Harold Emanuel Griffiths
There are many things to write about Harold but for the purpose of this blog it is enough to say this: He was a man of great conviction who became a Christian sometime after World War 1. He became a Pentecostal minister who planted churches around the United Kingdom and Ireland in partnership with the Jeffreys' brothers who started the Elim and Assemblies of God churches on the European side of the Atlantic. Many of the churches he planted bare the name "Bethel" today. As well as a preacher he was a pianist and a singer. He composed a new tune to the formerly well known hymn of "I fell in love with the Nazarene." The words are as follow:
"The Master stood in the Judgment Hall of Pilate great and strong,
He stood there silent and alone for all his friends were gone.
They had scattered far and near, and left him with the throng,
No voice of love his heart to cheer, thro' all the morn' so long."
"I fell in love with the Nazarene, "The beautiful Nazarene."
Whose face with glory was a-light, the fairest I have seen.
Near his side I would abide, with ne'er a veil between,
Since I fell so deep in love with Jesus "The Nazarene."
"His face was fair as lilies white, a halo round his head,
While all around was black as night, their souls thro' sin were dead.
See his hands all bound with thongs, the thorn crown on his brow,
Hark! The Angels mournful song, "All heav'n in sorrow now."
"The angry mob cried out in wrath, "Crucify him now!"
And so he trod Golgotha's Path, The life blood on "His brow."
On on he trod and bear the Cross, But never made a moan
Weak and falling from the loss, of blood yet not a groan."
And when they nail'd him to the Cross, with cruel spikes and deep,
His face diviner grew to me, And I began to weep.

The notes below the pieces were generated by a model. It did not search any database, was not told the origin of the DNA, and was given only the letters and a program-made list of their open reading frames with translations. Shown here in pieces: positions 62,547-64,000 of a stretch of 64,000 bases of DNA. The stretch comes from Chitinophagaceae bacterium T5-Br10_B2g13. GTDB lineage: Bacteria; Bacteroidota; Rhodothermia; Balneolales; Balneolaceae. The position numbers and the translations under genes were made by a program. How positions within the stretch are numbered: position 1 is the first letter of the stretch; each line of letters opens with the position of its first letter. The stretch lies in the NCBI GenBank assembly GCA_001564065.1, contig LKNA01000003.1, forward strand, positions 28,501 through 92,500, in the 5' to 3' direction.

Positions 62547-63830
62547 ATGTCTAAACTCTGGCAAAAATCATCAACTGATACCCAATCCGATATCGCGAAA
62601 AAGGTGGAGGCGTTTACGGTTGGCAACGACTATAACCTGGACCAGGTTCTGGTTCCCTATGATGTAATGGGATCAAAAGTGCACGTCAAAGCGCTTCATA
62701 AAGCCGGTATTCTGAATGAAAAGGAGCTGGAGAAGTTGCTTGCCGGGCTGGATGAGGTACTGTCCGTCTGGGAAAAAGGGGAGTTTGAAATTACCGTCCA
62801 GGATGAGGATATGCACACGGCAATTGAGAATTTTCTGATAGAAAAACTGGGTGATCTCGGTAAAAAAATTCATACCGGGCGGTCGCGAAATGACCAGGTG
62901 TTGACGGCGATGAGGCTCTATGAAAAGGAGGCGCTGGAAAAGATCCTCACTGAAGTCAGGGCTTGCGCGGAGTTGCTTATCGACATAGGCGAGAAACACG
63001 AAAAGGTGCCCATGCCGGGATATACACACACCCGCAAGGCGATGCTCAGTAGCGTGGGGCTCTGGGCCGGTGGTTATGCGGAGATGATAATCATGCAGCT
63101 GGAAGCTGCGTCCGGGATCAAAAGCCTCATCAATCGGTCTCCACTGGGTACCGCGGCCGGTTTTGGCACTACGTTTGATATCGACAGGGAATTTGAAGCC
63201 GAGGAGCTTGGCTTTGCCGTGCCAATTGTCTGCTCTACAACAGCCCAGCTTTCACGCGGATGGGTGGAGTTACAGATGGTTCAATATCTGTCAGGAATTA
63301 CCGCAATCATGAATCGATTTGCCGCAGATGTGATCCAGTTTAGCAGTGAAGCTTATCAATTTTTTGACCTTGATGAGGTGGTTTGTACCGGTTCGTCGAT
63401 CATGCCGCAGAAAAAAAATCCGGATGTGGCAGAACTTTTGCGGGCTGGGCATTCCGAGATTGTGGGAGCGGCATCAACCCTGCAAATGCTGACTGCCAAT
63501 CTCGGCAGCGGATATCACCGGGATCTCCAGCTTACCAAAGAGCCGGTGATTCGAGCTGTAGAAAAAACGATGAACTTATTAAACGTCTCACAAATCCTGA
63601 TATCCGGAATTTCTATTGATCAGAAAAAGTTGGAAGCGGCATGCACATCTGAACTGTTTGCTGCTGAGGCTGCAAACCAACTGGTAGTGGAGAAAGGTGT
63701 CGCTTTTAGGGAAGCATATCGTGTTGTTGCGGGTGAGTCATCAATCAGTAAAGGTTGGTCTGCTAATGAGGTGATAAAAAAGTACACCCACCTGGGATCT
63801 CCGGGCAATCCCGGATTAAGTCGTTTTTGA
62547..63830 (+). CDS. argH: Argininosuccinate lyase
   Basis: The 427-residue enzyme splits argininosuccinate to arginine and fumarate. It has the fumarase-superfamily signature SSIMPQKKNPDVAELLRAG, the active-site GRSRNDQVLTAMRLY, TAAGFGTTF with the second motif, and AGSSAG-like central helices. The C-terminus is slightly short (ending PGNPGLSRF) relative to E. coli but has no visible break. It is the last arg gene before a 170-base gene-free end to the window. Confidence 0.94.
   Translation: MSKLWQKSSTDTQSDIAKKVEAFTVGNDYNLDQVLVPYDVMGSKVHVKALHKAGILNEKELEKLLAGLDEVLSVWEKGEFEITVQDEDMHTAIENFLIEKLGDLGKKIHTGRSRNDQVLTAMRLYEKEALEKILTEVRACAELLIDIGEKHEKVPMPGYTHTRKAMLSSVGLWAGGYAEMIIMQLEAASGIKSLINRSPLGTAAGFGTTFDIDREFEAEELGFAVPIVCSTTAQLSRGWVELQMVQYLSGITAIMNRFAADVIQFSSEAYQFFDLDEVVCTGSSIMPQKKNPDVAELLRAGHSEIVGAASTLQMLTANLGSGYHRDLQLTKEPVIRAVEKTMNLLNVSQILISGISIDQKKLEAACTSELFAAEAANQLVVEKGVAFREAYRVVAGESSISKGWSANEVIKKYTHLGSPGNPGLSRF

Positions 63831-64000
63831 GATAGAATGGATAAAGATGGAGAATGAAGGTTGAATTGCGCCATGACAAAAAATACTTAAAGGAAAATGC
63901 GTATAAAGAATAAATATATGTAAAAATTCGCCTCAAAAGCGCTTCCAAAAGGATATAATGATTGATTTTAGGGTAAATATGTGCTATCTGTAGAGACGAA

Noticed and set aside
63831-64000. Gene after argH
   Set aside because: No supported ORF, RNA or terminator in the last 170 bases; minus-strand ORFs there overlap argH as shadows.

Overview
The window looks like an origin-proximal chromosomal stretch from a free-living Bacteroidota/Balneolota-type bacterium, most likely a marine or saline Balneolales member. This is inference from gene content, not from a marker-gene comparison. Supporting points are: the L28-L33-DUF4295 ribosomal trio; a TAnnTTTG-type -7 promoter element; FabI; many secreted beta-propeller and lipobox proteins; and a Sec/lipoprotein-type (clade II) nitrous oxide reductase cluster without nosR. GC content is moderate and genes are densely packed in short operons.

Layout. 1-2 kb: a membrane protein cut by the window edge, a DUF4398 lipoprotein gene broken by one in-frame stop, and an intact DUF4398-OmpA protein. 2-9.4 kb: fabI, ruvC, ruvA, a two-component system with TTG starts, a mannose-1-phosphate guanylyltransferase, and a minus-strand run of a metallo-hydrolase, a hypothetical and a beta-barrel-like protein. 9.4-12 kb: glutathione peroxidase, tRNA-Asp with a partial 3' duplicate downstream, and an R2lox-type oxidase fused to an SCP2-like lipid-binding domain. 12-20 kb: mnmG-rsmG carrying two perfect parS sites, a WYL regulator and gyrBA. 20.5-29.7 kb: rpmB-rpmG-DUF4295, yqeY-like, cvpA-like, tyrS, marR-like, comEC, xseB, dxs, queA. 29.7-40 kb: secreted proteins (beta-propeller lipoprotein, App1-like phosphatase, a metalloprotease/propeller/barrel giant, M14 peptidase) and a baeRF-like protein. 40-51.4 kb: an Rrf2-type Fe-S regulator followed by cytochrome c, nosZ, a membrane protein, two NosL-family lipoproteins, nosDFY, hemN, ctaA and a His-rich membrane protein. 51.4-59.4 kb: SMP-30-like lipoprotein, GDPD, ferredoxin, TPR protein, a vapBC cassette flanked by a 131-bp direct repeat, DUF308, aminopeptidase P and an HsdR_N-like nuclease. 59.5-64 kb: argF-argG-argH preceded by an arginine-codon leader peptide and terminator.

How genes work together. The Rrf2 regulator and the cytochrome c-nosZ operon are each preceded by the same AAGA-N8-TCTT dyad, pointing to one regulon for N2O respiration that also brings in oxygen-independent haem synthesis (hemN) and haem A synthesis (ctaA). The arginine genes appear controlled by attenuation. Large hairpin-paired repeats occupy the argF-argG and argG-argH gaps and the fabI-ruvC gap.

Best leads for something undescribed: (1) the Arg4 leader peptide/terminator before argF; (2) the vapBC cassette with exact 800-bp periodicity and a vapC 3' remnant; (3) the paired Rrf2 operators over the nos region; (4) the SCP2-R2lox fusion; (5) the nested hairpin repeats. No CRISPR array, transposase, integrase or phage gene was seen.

All His anguish quite forgot, I heard him gently pray:
"Father forgive, for they know not the wrong that they have done."
I must confess, I don't know the original tune, and I haven't yet heard the tune my Great Grandfather composed for it. I have however convinced my Mum that when my parents are over to visit at Christmas she will play the tune for me. How do we know the tune? Harold's granddaughter sent me these images via email:
They came with the following message:
"I think it is an appropriate song to remember Harold by as he never got over the love of God, the wonder of his salvation and he had a deep love for the Lord. It is a moving song and anything Harold played was moving and congregations would laugh, cry or worship depending on what Harold did on the piano as he sang. When you hear this song you can imagine the power of God at work when Harold ministered in music.
I remember hearing Harold (tenor) and Nance (alto) singing it. I also remember hearing David singing it. He had a lovely voice, as did all of them. I suppose you know the whole family sang song items together at services."
It has taken me a while to track down the origins of this song. I searched some of the books about old hymns from the 19th and early 20th century but couldn't turn anything up. Eventually however I found a site online that contained "The Weekly Evangel Issue 169, Dec 16th 1916." I believe this was a tract that was given out in the beginning of the Pentecostal movement to people and churches connected with it. In it is the story of Sarah Payne, a former song writer for 'the world' as she said herself. This was the first song she created after "Giving her life to Jesus." It was written within moments of this commitment and nearly burned to ashes a few days later. Fortunately for my Granddad and many many others, it wasn't.